(n.) A sort of humor, ridicule, or light sarcasm, which adopts a mode of speech the meaning of which is contrary to the literal sense of the words.
(1) And the irony of it is it doesn't interest me at all.
(2) The irony of this type of self-manipulation is that ultimately the child, or adult, finds himself again burdened by impotence, though it is the impotence of guilt rather than that of shame.
(3) The irony is that we have more media than ever before, but less insight.
(4) Richard Aylard, director of sustainability and external affairs for Thames Water, said the firm was aware of the irony that heavy rain had set in after the hosepipe ban was announced.
(5) One of the terrible ironies of the Iraq War is that President Bush used the threat of nuclear terrorism to invade a country that had no active nuclear program.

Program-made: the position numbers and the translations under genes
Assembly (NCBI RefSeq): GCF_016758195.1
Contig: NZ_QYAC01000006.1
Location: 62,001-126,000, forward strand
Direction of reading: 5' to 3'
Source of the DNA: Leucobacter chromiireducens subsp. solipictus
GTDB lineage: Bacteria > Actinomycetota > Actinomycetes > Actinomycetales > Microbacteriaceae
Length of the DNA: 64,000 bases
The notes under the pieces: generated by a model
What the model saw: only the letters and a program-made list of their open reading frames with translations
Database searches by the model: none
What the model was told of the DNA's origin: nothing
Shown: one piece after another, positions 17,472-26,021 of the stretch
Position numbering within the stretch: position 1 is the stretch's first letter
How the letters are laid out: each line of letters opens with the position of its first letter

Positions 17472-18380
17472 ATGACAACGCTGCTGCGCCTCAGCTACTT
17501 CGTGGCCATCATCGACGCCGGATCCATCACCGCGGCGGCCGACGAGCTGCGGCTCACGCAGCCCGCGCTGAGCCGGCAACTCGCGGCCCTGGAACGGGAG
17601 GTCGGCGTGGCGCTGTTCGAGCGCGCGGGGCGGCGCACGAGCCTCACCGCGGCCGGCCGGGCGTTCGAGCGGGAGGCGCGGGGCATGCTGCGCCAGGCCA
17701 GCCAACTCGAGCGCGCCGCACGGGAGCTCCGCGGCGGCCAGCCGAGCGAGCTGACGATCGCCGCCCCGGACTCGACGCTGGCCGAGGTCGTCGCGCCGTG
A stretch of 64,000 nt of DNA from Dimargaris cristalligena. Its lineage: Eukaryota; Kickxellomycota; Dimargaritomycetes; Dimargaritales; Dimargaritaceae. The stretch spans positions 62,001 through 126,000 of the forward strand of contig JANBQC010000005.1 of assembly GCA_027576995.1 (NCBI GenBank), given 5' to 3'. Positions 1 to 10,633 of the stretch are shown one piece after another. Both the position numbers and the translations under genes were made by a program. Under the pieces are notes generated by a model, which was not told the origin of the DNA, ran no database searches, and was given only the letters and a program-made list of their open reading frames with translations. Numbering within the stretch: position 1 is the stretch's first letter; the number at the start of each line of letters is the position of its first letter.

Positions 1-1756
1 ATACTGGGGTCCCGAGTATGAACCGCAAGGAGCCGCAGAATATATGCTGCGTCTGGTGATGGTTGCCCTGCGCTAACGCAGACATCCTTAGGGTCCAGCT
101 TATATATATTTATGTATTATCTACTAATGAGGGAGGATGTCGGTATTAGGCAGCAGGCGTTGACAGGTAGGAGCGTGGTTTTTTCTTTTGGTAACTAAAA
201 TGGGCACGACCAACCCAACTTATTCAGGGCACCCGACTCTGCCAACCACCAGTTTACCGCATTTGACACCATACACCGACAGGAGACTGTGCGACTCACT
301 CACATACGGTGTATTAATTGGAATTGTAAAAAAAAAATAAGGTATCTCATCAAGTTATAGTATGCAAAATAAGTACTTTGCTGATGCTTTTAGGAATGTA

(6) That he was able to keep his secret treasures here, not in some remote corner of the globe but in the centre of the city that gave birth to the National Socialist movement, is both extraordinary and not short of a certain dark irony.
(7) He is wary of pretension, alive to all shades of irony.
(8) There was a thing at the time that said basically: 'Oh, the working classes obviously don't understand this is irony, so Harry's had to kill him off.'
(9) But the character – compounded of piercing sanity and existential despair, infinite hesitation and impulsive action, self-laceration and observant irony – is so multi-faceted, it is bound to coincide at some point with an actor’s particular gifts.
(10) The irony of her image being exchanged in return for commodities in the future,” she said, “seems to recall the way that actual slaves’ bodies were serving as currencies of exchange.” Larson arrived at a different conclusion about the honor.
(11) In the end, though, practical rethinkers have to get beyond the delights of irony and paradox in which Glasman too often wraps himself.